… hasn’t happened very much this winter at all in my part of Spain, and we are all moaning about how much we need the water.
Normally the winter months ie Jan to March do see some decent rainfall, with snow on the mountains, but this year there has been muy poco (very little).
Naturally, on Saturday morning in Gibraltar, with a sulking tumble dryer, we awoke to hear the sound of rain on the window. Quite heavy. ‘Quickly,’ I ordered, from the comfort of my thermarest, ‘Get the washing in.’ Which he did.
Hey, he’d got up to make coffee, might as well make himself useful while I grabbed a few more minutes snooze time.
He’d done it remarkably quickly, so I draped it all around the flat, and hoped it would be dry on our return.
The journey up to Spain was cloudy, but no torrential downpours.
And then, it started spotting. As we approached our normal dogwalking stop by the beach, it was bucketing down. The dog doesn’t like the rain so we by-passed that one.
I jumped out elsewhere to take a few piccies.
We arrived home, jumped out, ran inside. We opened the door to watch the rain and the dog promptly ran outside!! He came back inside equally promptly. Silly dog.
It didn’t last long however, and today dawned bright and sunny although with a cold wind.
Just as I was getting brunch ready, José called me.
My heart sank. We were having some left over bean slop for breakfast and some tempeh sandwiches.
He proffered a plate of sweet Spanish cakey things that they eat at Easter. Adelina had got two glasses ready for us to get rat-arsed on anis while getting sugar-overdosed on the cakey things. Roscas de Pascua.
I explained we were coming back to Gib so we couldn’t drink while driving and we were about to eat and ….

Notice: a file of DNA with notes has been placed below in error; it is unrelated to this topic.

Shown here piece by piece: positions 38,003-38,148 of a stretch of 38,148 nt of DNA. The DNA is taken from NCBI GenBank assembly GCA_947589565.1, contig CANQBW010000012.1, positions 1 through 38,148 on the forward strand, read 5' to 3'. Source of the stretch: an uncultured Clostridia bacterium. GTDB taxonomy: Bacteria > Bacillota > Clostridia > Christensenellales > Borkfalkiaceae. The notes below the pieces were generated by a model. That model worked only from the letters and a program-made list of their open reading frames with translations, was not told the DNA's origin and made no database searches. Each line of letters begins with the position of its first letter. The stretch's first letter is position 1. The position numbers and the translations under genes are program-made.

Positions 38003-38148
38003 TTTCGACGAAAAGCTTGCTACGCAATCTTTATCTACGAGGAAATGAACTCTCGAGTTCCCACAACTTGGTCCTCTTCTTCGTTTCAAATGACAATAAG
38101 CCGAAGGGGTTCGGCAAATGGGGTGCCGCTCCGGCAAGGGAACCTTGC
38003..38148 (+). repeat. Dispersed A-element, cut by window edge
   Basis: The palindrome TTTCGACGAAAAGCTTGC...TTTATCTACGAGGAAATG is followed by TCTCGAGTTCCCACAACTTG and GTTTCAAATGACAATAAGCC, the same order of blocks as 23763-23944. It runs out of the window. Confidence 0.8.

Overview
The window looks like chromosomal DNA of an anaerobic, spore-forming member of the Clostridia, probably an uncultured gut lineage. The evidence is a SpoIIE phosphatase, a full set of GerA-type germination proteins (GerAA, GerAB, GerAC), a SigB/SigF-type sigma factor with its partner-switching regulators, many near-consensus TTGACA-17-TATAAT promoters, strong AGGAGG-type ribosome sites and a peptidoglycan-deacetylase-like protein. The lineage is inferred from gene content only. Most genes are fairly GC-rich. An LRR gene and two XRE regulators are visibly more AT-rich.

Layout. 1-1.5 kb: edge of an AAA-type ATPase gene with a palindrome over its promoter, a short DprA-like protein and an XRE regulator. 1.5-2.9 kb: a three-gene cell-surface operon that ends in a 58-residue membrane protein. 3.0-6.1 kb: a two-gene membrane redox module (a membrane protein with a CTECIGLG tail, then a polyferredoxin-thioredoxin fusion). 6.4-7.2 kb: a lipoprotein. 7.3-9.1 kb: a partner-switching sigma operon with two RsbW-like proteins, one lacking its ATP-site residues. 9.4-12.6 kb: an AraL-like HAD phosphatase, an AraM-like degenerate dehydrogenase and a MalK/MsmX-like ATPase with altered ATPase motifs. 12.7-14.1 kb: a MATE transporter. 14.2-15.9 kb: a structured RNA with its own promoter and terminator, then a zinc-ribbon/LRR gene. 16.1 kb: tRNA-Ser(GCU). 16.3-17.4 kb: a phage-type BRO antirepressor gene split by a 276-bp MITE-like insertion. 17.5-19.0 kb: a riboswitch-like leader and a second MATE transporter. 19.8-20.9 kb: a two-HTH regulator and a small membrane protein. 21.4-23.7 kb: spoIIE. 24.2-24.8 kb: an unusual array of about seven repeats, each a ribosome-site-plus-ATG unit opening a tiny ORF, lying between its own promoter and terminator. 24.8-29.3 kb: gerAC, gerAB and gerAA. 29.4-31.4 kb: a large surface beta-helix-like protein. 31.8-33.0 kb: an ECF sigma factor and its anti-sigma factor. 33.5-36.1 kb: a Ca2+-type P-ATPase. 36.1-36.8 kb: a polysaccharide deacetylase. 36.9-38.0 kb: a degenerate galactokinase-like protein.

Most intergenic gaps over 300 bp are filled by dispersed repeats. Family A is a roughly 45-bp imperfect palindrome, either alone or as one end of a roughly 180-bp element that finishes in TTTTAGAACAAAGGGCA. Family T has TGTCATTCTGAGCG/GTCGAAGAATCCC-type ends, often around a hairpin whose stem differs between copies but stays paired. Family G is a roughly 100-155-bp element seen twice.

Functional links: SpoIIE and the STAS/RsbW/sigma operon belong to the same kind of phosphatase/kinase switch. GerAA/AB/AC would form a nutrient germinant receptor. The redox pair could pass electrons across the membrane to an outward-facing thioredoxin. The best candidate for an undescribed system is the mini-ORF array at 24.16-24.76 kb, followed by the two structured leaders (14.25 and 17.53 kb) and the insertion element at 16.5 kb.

Their little faces fell. Partner came out and saved the day by picking up one of the cakes and shovelling it in. I caved in and said I would have a glass of anis after all (passenger me so no worries there). They looked much happier.
There was a long chat about how they hadn’t seen us over Easter to offer us these goodies, and we were often gone too soon.
We sighed in sympathy and pointed out that we did have to go to work (well, Partner does), and there ain’t much of that in España right now.
From there we discussed world politics as you do, which as usual included Gib’s status and the Spanish claim, and Argentina sabre-rattling about the Falklands. I did notice some weeks ago that the first motion on the agenda for the new Argentine parliament was about Las Malvinas. (Spanish for Falkland Islands). I do think President Kirchner should back off with her bellicose bollocks, or perhaps she thinks she is the new Margaret Thatcher?
However, we managed to avoid falling out with our neighbours, and in the midst of these political hot topics, Adelina was busy saying how she had made the roscas. This was probably because after so many years of living next to us, they know exactly what we eat and don’t eat. So many bought Spanish sweet things are full of lard. I still left the roscas alone, and we agreed to take the rest of them back with us as Partner’s compañeros will no doubt appreciate them tomorrow. Or maybe not.